Psychologists aren't the only ones concerned about the decline in psychotherapy's use. In a front-page story in The New York Times in March, psychiatrists revealed frustration about the decline in psychotherapy within their own profession. As the headline noted, "Talk doesn't pay, so psychiatry turns instead to drug therapy."
That's a travesty, APA Chief Executive Officer Norman B. Anderson, PhD, said in a response published in the Times. "There is something inherently wrong with a health-care system that allows a practitioner to earn more for three 15-minute prescription-writing sessions than for a 45-minute therapy session that teaches patients lifelong coping skills and has no adverse physical side effects," he wrote.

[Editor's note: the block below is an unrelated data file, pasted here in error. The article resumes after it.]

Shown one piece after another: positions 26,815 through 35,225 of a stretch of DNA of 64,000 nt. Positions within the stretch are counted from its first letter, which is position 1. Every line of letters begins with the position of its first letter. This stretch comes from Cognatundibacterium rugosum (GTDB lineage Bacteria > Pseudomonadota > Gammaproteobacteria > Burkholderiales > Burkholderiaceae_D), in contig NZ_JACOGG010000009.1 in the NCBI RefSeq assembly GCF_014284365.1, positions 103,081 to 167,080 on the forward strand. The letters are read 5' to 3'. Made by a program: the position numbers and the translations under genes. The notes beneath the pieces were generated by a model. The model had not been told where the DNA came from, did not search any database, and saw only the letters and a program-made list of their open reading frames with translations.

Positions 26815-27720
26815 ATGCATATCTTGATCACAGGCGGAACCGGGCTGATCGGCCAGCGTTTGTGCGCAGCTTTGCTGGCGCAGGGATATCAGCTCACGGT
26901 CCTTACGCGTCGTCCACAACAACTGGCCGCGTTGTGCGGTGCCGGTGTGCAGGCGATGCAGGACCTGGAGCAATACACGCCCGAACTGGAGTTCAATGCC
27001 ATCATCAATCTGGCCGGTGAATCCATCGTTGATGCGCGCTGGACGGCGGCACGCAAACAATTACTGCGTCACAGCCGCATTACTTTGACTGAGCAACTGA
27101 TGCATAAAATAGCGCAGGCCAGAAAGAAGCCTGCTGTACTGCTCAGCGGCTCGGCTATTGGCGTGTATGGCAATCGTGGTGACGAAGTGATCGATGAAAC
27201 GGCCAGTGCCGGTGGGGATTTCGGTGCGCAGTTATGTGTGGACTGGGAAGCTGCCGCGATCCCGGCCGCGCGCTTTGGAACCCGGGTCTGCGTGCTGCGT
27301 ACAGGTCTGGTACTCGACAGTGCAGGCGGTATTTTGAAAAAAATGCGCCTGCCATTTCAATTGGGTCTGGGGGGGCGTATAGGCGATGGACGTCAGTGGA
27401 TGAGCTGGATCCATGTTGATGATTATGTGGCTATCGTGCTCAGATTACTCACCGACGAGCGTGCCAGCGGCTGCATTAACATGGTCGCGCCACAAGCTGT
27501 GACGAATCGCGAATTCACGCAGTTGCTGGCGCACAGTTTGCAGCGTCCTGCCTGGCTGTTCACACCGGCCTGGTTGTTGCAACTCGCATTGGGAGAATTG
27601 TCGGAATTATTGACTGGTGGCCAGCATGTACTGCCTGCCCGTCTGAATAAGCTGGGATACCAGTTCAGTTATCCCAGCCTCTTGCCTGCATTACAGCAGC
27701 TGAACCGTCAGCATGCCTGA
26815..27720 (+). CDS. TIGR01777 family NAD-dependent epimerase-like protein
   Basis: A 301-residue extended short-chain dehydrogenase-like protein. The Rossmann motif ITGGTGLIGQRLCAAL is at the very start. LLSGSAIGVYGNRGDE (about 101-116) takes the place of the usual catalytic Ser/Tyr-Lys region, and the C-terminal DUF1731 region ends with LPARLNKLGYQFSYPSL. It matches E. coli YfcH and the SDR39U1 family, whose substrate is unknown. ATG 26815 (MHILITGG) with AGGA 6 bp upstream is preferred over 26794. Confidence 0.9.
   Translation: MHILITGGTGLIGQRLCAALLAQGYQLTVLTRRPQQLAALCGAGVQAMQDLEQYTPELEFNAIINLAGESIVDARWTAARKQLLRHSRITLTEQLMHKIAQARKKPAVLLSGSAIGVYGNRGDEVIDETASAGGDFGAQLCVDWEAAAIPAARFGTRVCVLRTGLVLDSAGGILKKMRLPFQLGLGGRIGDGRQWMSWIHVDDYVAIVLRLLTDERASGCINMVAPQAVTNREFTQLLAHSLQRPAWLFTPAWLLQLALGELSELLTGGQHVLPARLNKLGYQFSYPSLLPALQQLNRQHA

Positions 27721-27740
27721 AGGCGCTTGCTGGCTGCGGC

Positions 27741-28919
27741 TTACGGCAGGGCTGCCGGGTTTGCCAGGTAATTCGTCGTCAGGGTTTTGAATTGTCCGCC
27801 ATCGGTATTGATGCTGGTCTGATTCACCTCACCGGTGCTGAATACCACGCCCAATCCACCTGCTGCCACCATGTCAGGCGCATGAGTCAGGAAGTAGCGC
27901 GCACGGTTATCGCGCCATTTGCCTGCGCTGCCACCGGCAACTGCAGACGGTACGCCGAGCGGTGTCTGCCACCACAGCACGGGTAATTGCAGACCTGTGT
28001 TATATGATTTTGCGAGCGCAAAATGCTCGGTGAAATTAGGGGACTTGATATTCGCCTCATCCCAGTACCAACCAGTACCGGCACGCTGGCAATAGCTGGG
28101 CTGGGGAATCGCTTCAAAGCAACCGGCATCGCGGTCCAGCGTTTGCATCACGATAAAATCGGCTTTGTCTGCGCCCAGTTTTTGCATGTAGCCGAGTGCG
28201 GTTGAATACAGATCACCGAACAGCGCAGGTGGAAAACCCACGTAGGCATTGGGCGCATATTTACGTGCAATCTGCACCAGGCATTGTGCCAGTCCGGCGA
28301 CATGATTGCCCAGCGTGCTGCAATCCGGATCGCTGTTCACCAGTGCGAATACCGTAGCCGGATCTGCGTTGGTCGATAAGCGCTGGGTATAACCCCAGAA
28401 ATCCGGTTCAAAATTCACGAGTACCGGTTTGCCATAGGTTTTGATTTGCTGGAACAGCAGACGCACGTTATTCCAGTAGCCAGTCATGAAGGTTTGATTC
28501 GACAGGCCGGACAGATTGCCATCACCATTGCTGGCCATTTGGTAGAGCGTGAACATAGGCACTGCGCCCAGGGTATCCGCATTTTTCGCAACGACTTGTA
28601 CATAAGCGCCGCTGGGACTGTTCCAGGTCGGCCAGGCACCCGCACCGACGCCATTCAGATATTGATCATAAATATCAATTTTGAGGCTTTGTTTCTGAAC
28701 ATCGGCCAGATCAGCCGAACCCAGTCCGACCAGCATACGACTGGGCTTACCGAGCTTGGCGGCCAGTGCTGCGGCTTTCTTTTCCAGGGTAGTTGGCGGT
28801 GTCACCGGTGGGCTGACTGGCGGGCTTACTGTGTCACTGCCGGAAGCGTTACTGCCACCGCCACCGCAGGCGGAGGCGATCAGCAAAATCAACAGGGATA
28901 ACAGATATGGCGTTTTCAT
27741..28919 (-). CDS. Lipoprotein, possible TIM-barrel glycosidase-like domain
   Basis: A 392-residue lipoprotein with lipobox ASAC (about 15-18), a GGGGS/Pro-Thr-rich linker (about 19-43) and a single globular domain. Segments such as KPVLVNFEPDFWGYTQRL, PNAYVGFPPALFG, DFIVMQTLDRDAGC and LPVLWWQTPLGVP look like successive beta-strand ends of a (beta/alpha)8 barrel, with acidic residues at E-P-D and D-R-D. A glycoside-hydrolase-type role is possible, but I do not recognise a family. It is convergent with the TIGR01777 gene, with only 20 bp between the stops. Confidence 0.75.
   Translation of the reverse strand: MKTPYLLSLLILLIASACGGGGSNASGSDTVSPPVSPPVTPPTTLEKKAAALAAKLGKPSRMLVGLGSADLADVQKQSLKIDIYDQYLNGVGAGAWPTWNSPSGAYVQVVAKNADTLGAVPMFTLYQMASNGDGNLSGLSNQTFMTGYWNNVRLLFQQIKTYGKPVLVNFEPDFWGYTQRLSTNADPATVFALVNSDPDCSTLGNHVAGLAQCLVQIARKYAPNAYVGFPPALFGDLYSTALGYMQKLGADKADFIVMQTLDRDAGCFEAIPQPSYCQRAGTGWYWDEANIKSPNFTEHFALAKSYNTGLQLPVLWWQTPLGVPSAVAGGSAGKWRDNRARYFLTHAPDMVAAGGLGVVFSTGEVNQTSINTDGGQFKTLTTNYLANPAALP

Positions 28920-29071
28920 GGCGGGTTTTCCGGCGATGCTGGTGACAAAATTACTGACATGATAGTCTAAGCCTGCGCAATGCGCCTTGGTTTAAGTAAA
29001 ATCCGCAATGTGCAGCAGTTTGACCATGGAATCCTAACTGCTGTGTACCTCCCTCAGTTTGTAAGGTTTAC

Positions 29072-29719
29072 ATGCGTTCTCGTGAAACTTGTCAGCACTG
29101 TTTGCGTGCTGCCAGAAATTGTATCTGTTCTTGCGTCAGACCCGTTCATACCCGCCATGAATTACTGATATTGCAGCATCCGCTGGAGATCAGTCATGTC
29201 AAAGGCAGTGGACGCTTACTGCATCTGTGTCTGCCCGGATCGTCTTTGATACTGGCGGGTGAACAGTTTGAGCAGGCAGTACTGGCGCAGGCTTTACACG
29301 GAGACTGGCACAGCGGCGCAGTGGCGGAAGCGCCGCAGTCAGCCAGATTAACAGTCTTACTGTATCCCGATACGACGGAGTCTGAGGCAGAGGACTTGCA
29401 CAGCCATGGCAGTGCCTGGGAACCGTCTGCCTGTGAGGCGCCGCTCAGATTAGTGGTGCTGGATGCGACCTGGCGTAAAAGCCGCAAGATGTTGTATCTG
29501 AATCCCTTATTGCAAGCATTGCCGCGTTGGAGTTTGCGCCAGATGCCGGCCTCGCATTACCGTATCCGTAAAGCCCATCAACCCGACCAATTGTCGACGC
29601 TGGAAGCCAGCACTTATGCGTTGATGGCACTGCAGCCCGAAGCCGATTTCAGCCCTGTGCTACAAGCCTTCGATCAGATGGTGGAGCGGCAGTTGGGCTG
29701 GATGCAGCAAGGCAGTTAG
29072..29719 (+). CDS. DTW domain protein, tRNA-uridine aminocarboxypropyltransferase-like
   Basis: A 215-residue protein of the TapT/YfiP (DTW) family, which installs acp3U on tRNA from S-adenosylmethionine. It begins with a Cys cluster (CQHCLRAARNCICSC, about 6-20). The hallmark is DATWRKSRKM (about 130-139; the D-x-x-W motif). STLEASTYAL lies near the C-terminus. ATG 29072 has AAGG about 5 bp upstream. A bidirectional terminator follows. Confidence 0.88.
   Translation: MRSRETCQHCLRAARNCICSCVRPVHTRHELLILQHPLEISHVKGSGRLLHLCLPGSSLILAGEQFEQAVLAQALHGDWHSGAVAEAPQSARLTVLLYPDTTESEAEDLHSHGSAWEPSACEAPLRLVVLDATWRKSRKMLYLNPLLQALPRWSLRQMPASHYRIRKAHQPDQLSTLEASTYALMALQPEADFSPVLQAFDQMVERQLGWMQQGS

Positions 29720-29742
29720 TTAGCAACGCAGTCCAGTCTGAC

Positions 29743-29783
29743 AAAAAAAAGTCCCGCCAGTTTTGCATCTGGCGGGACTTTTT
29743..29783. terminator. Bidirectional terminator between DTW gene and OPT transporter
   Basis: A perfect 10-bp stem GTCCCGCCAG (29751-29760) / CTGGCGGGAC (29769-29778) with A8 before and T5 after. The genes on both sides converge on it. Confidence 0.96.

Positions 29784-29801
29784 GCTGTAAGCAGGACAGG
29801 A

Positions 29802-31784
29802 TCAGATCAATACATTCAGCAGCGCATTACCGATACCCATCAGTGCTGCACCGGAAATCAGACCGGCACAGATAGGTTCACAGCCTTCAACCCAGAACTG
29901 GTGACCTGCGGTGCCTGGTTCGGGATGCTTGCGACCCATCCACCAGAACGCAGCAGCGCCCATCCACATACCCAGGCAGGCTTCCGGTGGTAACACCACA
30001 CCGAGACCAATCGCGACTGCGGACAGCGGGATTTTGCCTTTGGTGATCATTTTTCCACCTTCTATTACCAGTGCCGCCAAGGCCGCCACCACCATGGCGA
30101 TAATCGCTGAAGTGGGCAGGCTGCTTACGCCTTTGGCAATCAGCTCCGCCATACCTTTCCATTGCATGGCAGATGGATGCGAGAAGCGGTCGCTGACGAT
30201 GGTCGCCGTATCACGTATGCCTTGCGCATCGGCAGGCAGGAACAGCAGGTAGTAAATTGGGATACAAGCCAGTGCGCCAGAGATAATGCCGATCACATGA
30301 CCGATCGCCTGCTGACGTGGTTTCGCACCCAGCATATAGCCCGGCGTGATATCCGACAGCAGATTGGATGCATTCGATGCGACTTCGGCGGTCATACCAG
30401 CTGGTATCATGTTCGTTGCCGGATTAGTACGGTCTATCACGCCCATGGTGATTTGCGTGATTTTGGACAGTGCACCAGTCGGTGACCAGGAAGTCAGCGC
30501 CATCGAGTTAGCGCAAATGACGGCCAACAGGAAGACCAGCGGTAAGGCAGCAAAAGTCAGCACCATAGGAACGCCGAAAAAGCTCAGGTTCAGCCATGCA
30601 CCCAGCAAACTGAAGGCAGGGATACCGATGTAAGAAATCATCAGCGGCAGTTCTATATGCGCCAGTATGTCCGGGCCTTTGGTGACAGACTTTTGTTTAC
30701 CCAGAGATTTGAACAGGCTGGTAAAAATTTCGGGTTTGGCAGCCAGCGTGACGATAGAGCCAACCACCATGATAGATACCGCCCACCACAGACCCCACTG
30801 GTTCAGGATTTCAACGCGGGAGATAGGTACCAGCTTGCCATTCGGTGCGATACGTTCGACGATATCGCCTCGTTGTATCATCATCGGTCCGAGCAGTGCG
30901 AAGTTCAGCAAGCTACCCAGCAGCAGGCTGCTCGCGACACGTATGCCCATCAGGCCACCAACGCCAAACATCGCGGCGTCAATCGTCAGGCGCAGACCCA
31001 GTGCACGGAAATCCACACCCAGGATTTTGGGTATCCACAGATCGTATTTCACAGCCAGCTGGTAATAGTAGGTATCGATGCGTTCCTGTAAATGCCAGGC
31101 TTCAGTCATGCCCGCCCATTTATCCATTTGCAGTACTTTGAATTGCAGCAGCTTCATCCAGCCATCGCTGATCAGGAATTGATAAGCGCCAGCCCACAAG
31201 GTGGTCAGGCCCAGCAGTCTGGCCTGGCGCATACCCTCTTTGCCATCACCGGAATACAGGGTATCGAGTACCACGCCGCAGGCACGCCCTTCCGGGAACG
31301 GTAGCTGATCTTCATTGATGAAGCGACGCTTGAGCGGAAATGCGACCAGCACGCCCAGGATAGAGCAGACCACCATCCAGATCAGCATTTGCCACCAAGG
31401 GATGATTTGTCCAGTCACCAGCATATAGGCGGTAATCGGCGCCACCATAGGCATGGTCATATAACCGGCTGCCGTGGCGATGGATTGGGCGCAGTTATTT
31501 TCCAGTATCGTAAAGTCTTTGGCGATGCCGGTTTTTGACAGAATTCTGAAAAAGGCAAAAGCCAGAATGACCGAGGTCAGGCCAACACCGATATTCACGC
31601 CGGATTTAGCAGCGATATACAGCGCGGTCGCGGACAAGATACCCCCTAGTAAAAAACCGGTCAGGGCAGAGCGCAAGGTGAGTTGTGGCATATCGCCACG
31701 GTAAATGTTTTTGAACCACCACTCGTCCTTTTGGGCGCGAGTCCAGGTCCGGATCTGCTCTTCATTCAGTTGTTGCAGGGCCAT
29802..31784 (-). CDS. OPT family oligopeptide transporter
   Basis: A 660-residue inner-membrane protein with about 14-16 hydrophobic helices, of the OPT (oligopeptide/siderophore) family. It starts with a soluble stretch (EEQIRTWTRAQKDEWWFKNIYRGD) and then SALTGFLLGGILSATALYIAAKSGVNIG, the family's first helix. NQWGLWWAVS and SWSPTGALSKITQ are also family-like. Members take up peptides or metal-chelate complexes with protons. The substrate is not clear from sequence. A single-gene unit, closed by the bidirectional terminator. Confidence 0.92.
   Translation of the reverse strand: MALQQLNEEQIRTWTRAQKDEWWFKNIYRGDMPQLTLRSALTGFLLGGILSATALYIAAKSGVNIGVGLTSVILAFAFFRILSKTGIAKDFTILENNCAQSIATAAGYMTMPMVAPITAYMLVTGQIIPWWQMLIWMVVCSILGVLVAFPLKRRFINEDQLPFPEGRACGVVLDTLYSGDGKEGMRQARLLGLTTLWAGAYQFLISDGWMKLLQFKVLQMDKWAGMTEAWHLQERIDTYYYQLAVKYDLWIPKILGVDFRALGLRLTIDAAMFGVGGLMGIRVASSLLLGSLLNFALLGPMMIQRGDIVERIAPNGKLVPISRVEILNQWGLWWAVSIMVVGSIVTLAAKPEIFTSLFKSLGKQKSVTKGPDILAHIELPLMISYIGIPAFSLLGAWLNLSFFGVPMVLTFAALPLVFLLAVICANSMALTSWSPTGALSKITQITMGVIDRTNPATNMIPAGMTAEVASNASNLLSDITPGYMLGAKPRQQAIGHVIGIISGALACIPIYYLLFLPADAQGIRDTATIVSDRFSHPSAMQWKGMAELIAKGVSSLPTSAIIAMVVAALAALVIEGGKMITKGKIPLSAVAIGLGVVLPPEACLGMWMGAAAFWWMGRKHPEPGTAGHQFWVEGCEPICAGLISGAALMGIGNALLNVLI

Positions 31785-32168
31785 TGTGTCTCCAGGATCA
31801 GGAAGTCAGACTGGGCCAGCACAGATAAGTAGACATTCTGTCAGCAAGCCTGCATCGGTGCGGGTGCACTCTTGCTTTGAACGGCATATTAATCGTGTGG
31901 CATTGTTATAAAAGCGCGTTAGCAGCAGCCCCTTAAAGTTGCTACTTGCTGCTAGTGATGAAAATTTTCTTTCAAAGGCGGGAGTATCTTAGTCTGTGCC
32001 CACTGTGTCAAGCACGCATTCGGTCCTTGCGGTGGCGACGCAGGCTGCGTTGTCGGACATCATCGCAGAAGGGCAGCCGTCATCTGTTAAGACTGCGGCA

The good news? Patients who need psychotherapy will have to turn to psychologists. In fact, Anderson notes, one of the psychiatrists interviewed in the Times article urges his patients to seek help from a psychologist when they need therapy.
That's even better news for patients, since psychologists can get to patients' root problems instead of just relieving their symptoms, says Katherine C. Nordal, PhD, executive director of APA's Practice Directorate.
"If you're a medical doctor, and I come to you with a pain in my gut, you want to solve the pain in my gut," she says. "If I come to you with sleep disturbance, and there's a pill you can give me to make me sleep better, that's what you're going to do. Psychiatrists tend to be much more focused on symptom relief and not so much on how to better equip patients to handle their problems now and in the future."
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